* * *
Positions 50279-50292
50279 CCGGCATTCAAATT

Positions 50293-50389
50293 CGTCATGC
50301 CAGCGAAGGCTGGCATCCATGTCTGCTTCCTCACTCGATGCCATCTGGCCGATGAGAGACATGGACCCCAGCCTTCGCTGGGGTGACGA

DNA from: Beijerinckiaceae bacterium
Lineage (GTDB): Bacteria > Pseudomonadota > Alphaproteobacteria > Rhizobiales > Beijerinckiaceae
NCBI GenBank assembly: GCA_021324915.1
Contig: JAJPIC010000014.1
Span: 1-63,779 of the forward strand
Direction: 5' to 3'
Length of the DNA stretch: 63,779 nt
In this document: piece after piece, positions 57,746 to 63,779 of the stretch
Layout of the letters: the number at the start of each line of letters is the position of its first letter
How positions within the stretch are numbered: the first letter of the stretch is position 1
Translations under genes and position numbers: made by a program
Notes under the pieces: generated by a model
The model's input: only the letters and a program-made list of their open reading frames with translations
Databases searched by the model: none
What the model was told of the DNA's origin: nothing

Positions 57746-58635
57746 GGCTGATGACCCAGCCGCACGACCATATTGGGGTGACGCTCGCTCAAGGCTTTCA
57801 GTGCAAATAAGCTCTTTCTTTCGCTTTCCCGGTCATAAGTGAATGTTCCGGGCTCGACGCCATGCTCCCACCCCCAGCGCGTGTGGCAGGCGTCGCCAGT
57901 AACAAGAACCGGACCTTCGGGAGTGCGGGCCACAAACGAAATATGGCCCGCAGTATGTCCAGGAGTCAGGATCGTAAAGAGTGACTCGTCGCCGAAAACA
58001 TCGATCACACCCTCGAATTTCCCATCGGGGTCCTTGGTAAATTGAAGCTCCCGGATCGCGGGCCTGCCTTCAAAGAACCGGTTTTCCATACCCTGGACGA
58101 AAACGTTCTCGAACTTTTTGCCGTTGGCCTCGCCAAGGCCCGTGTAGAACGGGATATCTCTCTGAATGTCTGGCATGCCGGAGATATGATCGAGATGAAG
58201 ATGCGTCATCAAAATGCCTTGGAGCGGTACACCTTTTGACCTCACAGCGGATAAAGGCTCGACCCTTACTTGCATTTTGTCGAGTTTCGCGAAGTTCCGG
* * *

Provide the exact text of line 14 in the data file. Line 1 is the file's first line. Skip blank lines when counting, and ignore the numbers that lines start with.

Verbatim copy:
Layout of the letters: the number at the start of each line of letters is the position of its first letter